The paper lays out the foundations for science-based net-zero targets for the corporate sector

The paper lays out the foundations for science-based net-zero targets for the corporate sector

A new process has been launched to develop the first science-based global standard for corporate net-zero targets, in a bid to ensure that company commitments to reach net-zero emissions by the middle of the century will actually meet these goals.

Although more and more companies are making public pledges to reach net-zero carbon emission by no later than 2050, corporate targets have been set inconsistently, making it difficult for stakeholders to assess their implications and ambitions. 

The Science Based Targets initiative (SBTi) has published a new report, 'Foundations for Science-Based Net-Zero Target Setting in the Corporate Sector,' to kick-start the process.

It also concludes that reducing value chain emissions in line with climate science must remain the overarching priority for companies – and that offsetting emissions and CO2 removal activities do not eliminate the need for deep emissions reductions. 

The SBTi was established in 2015 and is a collaboration between CDP, the United Nations Global Compact, World Resources Institute (WRI) and the World Wide Fund for Nature (WWF). It champions science-based target setting as a powerful way of boosting companies' competitive advantage in the transition to the low-carbon economy.

Targets adopted by companies to reduce greenhouse gas (GHG) emissions are considered "science-based" if they are in line with the level of decarbonisation required to keep global temperature increase below 2 degrees Celsius compared to pre-industrial temperatures.

The new paper has been published following extensive consultation with a wide range of stakeholders from the scientific, business, conservation and financial spheres.

It lays out the conceptual foundations for corporate net-zero target setting, including clarity on what it means for companies to reach net-zero emissions, analysis of existing net-zero target setting practices, assessment of strategies that are consistent with achieving a net-zero economy, and initial recommendations for science-based net-zero goals. These will be translated into detailed guidelines.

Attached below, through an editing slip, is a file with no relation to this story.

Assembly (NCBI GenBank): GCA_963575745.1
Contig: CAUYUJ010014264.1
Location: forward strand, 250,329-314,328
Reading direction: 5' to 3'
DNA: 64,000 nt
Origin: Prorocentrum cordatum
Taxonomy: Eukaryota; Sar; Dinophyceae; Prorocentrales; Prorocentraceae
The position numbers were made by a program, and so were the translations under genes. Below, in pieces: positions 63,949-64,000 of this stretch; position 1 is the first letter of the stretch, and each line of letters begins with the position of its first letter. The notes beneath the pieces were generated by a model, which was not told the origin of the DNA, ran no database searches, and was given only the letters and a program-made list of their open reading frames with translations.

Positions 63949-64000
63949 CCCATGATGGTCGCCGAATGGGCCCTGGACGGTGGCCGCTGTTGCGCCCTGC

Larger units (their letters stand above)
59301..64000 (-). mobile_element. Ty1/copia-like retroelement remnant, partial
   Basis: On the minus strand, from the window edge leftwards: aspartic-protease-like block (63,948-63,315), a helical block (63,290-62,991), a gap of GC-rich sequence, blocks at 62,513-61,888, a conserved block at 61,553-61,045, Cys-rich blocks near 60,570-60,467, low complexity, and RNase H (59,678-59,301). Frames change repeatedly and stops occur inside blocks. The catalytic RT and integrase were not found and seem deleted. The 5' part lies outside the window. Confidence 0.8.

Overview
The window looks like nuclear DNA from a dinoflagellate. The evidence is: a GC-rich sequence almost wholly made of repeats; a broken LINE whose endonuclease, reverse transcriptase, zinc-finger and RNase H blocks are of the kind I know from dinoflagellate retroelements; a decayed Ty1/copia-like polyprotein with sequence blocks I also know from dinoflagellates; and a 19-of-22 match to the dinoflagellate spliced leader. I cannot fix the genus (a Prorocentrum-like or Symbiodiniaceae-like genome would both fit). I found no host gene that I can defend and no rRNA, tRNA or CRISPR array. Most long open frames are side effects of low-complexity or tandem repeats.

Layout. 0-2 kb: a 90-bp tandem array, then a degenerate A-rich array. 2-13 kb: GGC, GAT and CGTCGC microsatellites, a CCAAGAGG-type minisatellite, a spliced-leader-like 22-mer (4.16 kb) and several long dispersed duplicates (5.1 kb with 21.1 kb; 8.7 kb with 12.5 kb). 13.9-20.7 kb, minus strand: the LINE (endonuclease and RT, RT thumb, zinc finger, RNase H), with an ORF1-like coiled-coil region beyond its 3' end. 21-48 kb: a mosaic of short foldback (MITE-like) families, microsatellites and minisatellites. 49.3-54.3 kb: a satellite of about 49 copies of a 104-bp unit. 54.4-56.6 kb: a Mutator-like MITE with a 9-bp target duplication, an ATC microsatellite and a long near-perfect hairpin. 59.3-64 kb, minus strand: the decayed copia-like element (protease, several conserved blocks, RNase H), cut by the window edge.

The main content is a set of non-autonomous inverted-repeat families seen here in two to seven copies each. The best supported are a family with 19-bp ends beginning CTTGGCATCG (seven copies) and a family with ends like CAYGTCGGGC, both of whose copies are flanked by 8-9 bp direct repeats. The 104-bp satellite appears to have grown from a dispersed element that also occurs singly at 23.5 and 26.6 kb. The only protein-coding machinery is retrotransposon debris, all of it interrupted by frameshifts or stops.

The paper's authors conclude that:

  • Climate science must inform net-zero strategies in the corporate sector to ensure that the growing momentum behind net-zero translates into action that is consistent with achieving a net-zero world by no later than 2050;
  • For a corporate net-zero target to be science-based, two conditions must be met. 1: It must lead to a depth of decarbonisation consistent with the profound cut in emissions needed in the global economy to limit warming to 1.5°C and 2: It must neutralise the impact of any sources of residual emissions that cannot be eliminated by permanently removing an equivalent amount of atmospheric carbon dioxide.

Companies can choose to offset their emissions as they transition towards a state of net-zero emissions, which can help direct finance from companies to activities that can avoid emissions or bring down the concentration of carbon in the atmosphere. However, offsetting emissions does not eliminate the need to reduce emissions in line with science: this must remain the overarching priority for companies and the central focus of any credible net-zero strategy, SBTi says.

"Net-zero by 2050 is our north star but every second that passes between now and then will determine whether we get there," says Alberto Carrillo Pineda, a report author and director of science based targets at CDP, one of the SBTi partners. "There is no time to lose. Alongside long-term ambition we need to see aggressive emissions reductions in line with climate science, now, and across all sectors of the global economy. Hundreds of companies around the world are already showing that this is possible and putting their trust in science to build the zero-carbon economy of the future."

Currently, the SBTi validates companies' greenhouse gas emissions reduction targets if they are consistent with keeping warming to well below 2°C or 1.5°C above pre-industrial temperatures. Over 990 companies have committed to set science-based targets and over 460 have targets validated by the initiative.

At the end of last month, the Global Fashion Agenda and McKinsey issued a report in which they warned the fashion industry is on a trajectory that will miss the 1.5 degree pathway to mitigate climate change by 50%.